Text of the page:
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The American medical community is an excellent target audience for Richard Lewis' incredibly detailed review of the worst space disaster in this nation's history, the January 1986 explosion of the space shuttle Challenger. Physicians' scientific curiosity and intellect, combined with their preoccupation with preserving life, are perfect prerequisites for this extraordinary reading.
The author, a highly informed space writer and editor, expertly weaves into this tale of technological misadventure a sense of humanism through the heroic dedication of the seven astronauts who lost their lives in the accident. Three striking characteristics of this book, in addition to its authenticity, are (1) the volume of transcribed dialogue from the cockpit and mission control, as well as from the investigation by the Rogers Commission; (2) the in-depth descriptive analysis of the O-ring failure; and (3) the superb illustrations.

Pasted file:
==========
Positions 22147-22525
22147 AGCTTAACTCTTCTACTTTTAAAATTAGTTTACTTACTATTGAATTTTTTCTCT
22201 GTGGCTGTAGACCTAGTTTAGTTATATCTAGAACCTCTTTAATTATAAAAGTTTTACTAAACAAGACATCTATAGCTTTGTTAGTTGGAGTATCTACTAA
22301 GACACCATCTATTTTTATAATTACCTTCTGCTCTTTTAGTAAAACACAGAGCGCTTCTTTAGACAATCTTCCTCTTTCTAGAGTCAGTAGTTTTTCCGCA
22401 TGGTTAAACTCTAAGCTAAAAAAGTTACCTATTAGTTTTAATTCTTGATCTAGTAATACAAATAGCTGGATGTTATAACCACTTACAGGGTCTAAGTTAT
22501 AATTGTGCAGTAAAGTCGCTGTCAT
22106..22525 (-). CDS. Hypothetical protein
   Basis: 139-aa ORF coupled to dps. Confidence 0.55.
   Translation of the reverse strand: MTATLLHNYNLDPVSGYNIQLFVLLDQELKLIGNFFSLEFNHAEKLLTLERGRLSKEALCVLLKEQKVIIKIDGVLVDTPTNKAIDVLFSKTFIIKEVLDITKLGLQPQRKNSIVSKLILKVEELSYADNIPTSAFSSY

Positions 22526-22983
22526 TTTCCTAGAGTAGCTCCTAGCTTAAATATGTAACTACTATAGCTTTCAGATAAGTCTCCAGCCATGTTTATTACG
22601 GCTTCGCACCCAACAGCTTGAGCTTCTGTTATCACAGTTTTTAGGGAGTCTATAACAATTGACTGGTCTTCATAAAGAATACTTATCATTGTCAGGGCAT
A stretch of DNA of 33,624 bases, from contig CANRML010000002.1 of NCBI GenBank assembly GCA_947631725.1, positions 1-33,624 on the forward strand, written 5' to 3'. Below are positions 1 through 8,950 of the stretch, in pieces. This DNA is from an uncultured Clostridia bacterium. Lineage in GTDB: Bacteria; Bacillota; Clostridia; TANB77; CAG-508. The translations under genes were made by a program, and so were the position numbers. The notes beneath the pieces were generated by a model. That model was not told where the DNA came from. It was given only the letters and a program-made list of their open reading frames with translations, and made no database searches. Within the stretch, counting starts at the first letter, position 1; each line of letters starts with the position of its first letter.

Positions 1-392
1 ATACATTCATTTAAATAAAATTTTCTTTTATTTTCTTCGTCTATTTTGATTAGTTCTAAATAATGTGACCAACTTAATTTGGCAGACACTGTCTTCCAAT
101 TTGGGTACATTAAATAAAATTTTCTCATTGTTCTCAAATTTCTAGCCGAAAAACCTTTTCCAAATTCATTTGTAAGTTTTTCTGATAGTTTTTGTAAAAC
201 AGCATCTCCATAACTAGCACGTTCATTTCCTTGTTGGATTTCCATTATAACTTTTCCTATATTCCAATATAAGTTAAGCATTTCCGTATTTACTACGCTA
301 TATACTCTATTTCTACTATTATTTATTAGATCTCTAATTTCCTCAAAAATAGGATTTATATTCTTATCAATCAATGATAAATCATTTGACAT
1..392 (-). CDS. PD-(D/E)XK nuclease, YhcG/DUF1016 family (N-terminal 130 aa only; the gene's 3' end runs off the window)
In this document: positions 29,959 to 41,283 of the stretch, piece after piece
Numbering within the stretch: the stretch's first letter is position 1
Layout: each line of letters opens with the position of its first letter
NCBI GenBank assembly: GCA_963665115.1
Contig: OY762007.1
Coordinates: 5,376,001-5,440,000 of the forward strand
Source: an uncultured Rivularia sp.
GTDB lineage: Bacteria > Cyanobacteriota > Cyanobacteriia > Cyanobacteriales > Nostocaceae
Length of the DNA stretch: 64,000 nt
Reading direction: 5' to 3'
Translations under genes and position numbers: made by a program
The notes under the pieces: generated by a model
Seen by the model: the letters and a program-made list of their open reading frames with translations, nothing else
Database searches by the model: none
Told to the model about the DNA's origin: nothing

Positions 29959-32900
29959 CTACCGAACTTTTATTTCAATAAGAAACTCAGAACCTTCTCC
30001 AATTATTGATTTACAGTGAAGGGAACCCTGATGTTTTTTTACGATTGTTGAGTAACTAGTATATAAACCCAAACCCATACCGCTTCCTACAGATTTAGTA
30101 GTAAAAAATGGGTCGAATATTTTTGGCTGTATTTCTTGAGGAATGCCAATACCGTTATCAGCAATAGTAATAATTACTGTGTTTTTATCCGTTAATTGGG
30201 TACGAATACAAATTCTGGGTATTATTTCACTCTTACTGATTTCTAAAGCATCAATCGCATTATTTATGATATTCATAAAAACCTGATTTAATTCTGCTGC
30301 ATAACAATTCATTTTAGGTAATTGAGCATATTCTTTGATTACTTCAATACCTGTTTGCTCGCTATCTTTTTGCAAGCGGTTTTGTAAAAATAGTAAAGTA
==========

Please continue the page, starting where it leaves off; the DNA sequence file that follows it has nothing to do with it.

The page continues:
The opening chapter sets the dramatic tone with interesting commentary on the weather conditions,
Alvin M. Cotlar. Challenger: The Final Voyage. JAMA. 1988;260(20):3070–3071. doi:10.1001/jama.1988.03410200126049
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